could not control the urge to help.

“Jake. Come console your wife,” Sarah gently scolded him.

“No. It’s alright. I will be alright,” she said.

“What happened?”

Sarah widened her eyes and shrugged.

Hallie sobbed.

“It was the girls,” she said, wiping her face with her hand.

“What about them? They seemed fine when they came rushing in
here,” Jake noted.

Sarah looked at her with understanding and turned Hallie
towards by her shoulders.

“If you need Macy to stay here, she can. Clarissa loves
having her here. They can share her room. Clarissa has always wanted a sister. With
Peter gone, she gets lonely.”

“We can’t impose on you like that,” Hallie said.

Sarah shook her head.

“No problem at all, Hallie. You need something solved. I
understand,” she looked at Jake then. He shrugged.

“What happened?” he asked again. He was confused.

Sarah looked grim. She glanced at Hallie and back to him as
Hallie began to cry and sniffle again.

“Macy told Clarissa she did not want to go back home because
her Mommy might shoot someone,” Sarah explained.

“She said it like it was no big deal!” Hallie moaned.

Jake understood guilt. He could see it written in her
posture, the pain in her eyes.

He got up and joined them in the foyer.

“She is young, dear. It is no big deal. She watches cop
shows all the time. Mommy’s a cop.”

“That doesn’t make it right!”

“You were protecting her. You did everything right. You are
a fantastic mother, Hallie.”

“Fantastic mothers don’t shoot people in front of their
daughters!  No child should ever have to see that,” she cried, burying her head
in Jake’s chest and sobbing.

Sarah stood nearby, her cheeks wet with tears. She held a tissue
in her hands, wringing it.

“She will be safe here,” Sarah declared.

Jake looked past Hallie’s head, stroking her hair.

“None of us will be safe until I put a stop to this,” Jake
said, determination and anger tingeing his voice.

“Make it stop,” Hallie pleaded.

“I will,” Jake promised.

Macy and Clarissa came back through the room, giggling. They
stopped and Jake heard Clarissa whisper to Macy, “Your mom’s crying? What

Jake looked at Macy, her eyes bright and concerned.

“Mom? Are you alright?” She came over and Clarissa moved
toward her mother. Macy hugged Hallie’s leg.

“Yeah, honey, Mommy’s alright,” he managed.

She looked up at Jake, her mouth set in a frown of concern.

“She didn’t shoot someone else, did she?” she asked.

Children can say some of the most hurtful remarks with such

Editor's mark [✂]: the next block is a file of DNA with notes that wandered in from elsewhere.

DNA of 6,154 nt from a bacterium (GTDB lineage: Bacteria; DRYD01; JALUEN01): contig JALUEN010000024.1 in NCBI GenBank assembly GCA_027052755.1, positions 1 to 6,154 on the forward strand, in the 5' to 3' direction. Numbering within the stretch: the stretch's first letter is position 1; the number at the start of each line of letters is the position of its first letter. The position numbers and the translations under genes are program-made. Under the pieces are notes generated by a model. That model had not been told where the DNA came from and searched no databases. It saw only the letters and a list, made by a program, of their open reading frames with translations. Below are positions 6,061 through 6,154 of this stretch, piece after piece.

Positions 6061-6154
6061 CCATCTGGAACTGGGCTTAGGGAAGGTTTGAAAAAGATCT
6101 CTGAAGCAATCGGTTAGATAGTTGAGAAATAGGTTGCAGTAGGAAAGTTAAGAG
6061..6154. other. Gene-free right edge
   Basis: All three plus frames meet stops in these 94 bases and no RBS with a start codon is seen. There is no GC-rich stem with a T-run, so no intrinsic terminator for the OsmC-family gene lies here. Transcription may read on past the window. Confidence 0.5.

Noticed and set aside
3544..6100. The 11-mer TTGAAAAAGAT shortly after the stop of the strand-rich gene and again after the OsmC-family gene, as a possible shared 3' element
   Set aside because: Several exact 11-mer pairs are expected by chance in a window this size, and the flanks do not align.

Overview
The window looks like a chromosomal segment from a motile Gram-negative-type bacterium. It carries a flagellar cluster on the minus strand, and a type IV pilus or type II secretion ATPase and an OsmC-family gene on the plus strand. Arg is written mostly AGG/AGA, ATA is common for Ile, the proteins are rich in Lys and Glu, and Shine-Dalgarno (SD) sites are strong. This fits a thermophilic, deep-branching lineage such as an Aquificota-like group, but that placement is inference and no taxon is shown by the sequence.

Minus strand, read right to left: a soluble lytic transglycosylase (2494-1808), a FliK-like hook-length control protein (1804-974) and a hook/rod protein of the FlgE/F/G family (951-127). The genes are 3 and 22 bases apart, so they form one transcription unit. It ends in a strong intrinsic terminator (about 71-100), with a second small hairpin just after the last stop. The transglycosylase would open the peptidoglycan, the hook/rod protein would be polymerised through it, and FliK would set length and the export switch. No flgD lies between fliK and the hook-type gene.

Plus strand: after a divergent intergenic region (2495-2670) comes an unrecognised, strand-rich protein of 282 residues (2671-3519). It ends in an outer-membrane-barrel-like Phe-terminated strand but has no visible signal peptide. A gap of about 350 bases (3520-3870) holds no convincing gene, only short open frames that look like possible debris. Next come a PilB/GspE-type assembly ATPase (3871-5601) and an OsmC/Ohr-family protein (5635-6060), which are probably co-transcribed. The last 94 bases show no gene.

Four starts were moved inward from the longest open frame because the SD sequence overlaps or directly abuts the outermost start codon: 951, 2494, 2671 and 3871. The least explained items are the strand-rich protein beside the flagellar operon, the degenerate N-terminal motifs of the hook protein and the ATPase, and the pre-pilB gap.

innocence. The truth can be devastating and children, for the most part, deal
in truth. Things are so simple when seen through the eyes of a child and an innocent
question like Macy’s could illicit a smile or a tear. Or both.

Jake sighed with relief as Hallie pulled Macy closer and
smiled down at her.

“No, sport. Mommy has not shot anyone yet. Mommy would only
ever shoot someone to protect you or your daddy.”

Macy blinked hard and looked confused.

“Why would anyone want to hurt Daddy? He’s cool.”

Jake smiled and ruffled Macy’s hair. With his other hand he
stroked Hallie’s back. He was proud of her.

Hallie looked up at him with amusement.

“You’d be surprised. Lots of people want daddy.”

Macy’s eyes widened with disbelief.

“Really?” She looked to him for confirmation. He shrugged.

“Nah. Your Mom just wants me to feel loved too,” he

She shrugged too.

“Well, I love you, Daddy.”

“I love you, too, kiddo.” He could not help smiling.

“Mommy, can we go get ice cream?” Clarissa begged her
mother, tugging at her shorts.

Sarah looked at Hallie with a knowing grin.

“Your Aunt Hallie loves ice cream, do you mind if they come,

Clarissa jumped up and down, her arms extended.

“Yes!  I can show Macy the playgrounds!  Can I Mommy?”

“Sure,” she said. “You girls go get in the van. Aunt Hallie
and I will be along in a minute.”

Macy extracted herself from them and took Clarissa’s hand
and they rushed outside like a twister.

Hallie gathered herself, wiping the tears and the snot from
her face.

“Thanks, hon,” she said to Jake.

Sarah was standing with her hands on her hips.

“Are we set, then? Macy stays with me until you two can get
your lives straight?”

Hallie looked at him. Then, she looked back to her sister
with pleading eyes.

“We don’t want to leave her, but we need to think about her
safety. I cannot keep my promise to myself if she is in harm’s way.”

Jake understood her reluctance to take another life. It was
something that took its toll on your soul.

“I want to do this, sis. I love Macy, too. How could
someone not love her?” Sarah pleaded.

Hallie smiled.

“Yeah. She has that effect on people.”

They hugged for a minute and it was settled. Jake could not
help but feel grateful that a weight was taken from his shoulders. In its place
was a dull pain that foretold that he would miss Macy in her absence. He
preferred that feeling to the fear that he could lose her.

Now if only there was something he could do to protect

BOOK: 3 Thank God it's Monday